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World AIDS Day, dads and dancefloors

December 1, 2009

Today was World AIDS Day and in 2009 it’s also a reminder that a decade ago this year my dad died of complications related to HIV.  Bad needles, bad sex, bad something.  I never got the whole story and to be honest that’s one tale I’m cool with not knowing.  Truth is I still feel kind of odd thinking about it I’m pretty sure this is the 1st time I’ve written about or publicly mentioned it.  Not exactly the kind of thing that comes up in dinner party conversations.

I remember the night I got the phone call in the spring of ’99.  It was a club night-during that time just about every night was a club night-and we were a few minutes away from the usual college debauchery when moms called with the news.  It was one of those time standing still moments, those I’ll remember this till I die moments: standing in my living room, leaning against the doorway with the phone cord  stretched in from the kitchen and mom asking me to come home immediately.  All I could think to do was find a dance floor.

The only thing that made sense at the time was the thump of a bassline, a heavy rhythm and the healing powers of sweat.  I kept the news to myself and didn’t tell anyone what had happened but I was the last one on the floor when the DJ packed in his tables at 4am the next morning.  Some people have religion and church. I tend to lean towards deep house.

I actually never knew a whole lot about my dad-definitely not enough to ever call him “Dad.” He was always Bobby.  An almost academic turned reluctant soldier, he came back from Vietnam carrying all the terrible cliches of wartime: drug habit, night terrors, Agent Orange side effects and a headful of evil memories that, as far as I know, he never really got over or spoke of.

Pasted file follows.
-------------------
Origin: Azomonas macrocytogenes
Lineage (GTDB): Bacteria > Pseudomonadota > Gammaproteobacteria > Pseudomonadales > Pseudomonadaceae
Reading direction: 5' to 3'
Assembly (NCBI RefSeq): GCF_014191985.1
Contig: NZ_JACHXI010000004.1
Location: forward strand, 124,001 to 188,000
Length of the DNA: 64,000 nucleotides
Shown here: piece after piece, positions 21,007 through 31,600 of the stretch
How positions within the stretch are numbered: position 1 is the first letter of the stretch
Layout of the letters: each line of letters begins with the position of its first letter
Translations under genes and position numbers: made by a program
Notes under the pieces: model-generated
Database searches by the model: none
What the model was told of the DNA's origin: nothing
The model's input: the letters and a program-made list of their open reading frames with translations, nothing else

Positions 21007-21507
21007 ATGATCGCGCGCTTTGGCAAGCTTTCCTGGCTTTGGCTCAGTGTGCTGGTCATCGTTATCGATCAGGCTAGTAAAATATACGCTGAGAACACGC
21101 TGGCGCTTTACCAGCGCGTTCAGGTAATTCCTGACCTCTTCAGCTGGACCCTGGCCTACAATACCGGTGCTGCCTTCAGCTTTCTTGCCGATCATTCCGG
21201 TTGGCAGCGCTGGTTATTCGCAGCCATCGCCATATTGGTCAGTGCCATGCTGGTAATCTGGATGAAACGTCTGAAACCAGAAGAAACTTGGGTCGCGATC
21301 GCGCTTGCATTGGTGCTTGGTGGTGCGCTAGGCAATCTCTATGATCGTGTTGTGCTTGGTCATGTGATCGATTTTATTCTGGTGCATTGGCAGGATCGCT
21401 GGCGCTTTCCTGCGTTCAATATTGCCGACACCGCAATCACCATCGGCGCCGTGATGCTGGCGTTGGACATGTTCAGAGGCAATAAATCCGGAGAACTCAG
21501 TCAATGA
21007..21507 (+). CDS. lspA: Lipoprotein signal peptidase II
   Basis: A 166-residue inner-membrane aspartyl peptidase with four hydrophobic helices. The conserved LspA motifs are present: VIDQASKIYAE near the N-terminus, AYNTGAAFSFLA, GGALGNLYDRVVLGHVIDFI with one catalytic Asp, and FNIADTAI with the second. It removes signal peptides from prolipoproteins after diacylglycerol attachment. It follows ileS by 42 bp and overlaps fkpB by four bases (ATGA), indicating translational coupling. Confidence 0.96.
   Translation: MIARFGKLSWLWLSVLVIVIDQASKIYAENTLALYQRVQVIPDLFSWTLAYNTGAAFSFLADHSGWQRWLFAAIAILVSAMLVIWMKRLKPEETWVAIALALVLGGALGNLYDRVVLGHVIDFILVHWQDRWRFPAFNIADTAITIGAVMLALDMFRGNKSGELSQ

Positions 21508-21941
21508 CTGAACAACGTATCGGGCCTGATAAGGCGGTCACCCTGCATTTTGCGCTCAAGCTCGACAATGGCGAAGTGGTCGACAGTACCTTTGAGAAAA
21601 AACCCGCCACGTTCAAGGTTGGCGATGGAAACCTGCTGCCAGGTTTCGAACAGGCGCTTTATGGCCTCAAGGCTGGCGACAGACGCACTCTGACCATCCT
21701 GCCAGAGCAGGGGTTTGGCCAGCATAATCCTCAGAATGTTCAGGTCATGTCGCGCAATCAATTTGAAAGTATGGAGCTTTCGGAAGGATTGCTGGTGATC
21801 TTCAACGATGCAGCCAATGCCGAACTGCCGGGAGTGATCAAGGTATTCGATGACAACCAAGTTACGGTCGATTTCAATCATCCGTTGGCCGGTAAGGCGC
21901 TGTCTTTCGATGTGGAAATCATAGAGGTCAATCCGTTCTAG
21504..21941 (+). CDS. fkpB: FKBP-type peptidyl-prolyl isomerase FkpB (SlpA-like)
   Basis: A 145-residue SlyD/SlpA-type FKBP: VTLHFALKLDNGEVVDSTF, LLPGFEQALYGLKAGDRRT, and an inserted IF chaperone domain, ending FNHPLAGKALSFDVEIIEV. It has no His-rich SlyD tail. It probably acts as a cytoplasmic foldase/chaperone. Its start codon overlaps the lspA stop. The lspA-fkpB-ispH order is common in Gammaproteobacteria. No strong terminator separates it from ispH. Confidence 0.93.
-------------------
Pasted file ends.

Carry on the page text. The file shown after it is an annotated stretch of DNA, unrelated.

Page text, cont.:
In and out of jail and rehab for most of the 23 years I knew him, to say we never bonded was a bit of an understatement.  There was a short time-I think I was around 10-when we lived in the same space, but mostly I remember a lot of broken promises and absence.  It’s funny, there was never much emotion on my part-no real anger-just an acute acknowledgment of that absence.  There was a hole that was supposed to be filled with something I didn’t recognize until years later, when I saw the interactions between my friends and their fathers.

I think more than anything there was pity.  There was the pity of seeing an artist-a writer-who was never cut out for war, for fatherhood or for the cruelties of  the world outside of his own imagination, have to deal miserably with all three.  The times we spent together, whether in a bookstore or park or just the times he called from a holding cell or a halfway house, I always heard an unspoken apology in his voice, an “I’m sorry. This is the best I could do.” And I believed him.

And I believe that even though we never spent much time in the same space my relationship to Bobby shaped a lot of my worldview.  The Booth writer’s blood runs hot in me, as does an extreme distaste for war, a penchant for the academic and an inherent distrust of big business and societal norms.  I try to live with a determined sense of whimsy that’s largely inspired by the creative lives my parents never got to have. Flaneur as a socio-political statement. Dreaming as an act of defiance.

So to honor the memories of those who have passed due to this horrible disease, I offer my own small experience and a tribute to someone I never really got to know.  I’m not sure what kind of music Bobby liked so here’s something that always gets me up and through the BS.  Hold the people that are close to you close to you.  Dream fiercely and live like you really mean it.  Rest in peace, pops.

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2 Comments leave one →
  1. Alex G permalink
    December 4, 2009 5:21 am

    This is a beautiful tribute.

    • Boothism permalink*
      December 5, 2009 6:49 pm

      Thanks Alex. That means a lot.

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